ARLETTE SAENZ, CNN WHITE HOUSE CORRESPONDENT: Rahel, so far the White House has not offered any further clarification or walk back or comments relating

to what President Biden said last night regarding Chinese President Xi Jinping.

But it does raise the question of whether this is going to impact or potentially up end those efforts to ease tensions between the two

countries. Now, the President's comments were similar in some respects to something he had said just on Saturday when he said that the Chinese spy

balloon incident was embarrassing for China's leadership.

But he went one step further in those fundraisers as he specifically likened Chinese President Xi Jinping to dictators. Now the President often

in these types of venues, these off camera fundraisers does tend to speak a bit more candidly and freely, including weighing in on Foreign Affairs.

And that's something that we simply saw play out last night, as he spoke at that California fundraiser. And as you mentioned, this has already prompted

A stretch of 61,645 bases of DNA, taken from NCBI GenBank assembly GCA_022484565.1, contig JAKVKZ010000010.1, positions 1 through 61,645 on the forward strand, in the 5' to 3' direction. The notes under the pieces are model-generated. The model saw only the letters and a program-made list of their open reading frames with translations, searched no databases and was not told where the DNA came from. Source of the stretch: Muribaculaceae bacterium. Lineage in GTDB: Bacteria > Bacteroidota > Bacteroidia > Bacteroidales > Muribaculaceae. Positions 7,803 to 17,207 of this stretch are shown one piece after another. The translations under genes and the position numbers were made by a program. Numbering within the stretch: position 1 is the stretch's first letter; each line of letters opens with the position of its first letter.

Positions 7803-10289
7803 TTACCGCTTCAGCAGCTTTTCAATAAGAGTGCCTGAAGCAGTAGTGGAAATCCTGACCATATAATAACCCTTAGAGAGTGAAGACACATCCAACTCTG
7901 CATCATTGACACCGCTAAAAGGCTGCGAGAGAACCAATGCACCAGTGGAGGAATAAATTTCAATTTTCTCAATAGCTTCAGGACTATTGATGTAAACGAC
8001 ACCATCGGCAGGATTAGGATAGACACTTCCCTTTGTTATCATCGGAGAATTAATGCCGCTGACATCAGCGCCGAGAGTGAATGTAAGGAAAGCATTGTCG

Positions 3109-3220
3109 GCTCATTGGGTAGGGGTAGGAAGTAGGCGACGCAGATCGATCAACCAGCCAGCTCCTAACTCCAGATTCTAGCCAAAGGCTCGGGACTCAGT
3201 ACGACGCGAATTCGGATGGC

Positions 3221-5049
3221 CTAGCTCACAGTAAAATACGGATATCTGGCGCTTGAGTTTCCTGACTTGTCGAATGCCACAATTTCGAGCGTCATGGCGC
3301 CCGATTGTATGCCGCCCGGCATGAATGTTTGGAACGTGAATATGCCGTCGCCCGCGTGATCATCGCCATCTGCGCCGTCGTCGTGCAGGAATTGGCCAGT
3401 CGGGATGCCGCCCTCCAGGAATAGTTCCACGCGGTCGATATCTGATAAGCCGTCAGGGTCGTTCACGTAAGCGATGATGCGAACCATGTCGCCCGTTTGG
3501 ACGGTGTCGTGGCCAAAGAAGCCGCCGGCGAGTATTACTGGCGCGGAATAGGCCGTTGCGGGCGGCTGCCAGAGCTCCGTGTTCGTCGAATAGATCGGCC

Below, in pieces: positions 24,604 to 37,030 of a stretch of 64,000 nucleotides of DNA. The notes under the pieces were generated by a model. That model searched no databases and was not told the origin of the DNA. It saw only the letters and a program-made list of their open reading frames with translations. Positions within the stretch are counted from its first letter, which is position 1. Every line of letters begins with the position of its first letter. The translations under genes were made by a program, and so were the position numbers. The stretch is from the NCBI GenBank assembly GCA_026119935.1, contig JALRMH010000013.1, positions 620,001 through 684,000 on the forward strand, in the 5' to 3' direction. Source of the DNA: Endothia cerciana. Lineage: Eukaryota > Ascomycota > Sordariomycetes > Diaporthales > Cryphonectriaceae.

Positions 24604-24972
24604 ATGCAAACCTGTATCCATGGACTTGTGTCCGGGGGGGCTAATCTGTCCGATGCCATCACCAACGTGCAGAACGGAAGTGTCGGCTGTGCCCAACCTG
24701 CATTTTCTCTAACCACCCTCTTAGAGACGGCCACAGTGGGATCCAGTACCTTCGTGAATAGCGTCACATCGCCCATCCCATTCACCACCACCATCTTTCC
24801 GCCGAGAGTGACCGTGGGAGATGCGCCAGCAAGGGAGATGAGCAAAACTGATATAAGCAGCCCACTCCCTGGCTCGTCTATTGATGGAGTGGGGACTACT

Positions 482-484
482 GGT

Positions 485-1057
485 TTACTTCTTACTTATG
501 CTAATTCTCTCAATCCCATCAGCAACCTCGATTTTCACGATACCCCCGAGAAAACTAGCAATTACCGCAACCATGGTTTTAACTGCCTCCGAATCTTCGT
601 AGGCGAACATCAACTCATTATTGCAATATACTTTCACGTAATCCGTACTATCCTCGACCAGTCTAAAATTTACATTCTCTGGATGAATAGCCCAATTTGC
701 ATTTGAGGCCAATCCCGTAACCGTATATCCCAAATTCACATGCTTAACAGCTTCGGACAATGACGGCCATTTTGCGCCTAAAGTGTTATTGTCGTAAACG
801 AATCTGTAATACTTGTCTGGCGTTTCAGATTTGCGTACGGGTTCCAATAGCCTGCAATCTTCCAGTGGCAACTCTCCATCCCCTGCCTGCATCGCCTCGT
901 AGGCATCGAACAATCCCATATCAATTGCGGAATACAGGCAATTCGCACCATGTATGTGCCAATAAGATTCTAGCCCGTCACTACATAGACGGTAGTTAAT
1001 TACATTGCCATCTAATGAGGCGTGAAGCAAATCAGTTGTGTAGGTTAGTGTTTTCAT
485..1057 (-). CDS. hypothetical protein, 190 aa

a fierce response from the Chinese who have accused the President of engaging in open political provocation.

Now, this all follows a recent visit by Secretary of State Antony Blinken to China to try to ease some of the rising tensions between the two

countries following that Chinese spy balloon incident following these close military calls that have been seen between the U.S. and China.

Officials after that meeting, I had noted that they were constructive. The discussions did lead to some progress in that diplomatic relations. The

question now is how this might impact that relationship going forward. The President himself had predicted that there would be a thought very soon

between the U.S. and China regarding their relations, but this simply throws another wrinkle another wrench into an already tense relationship.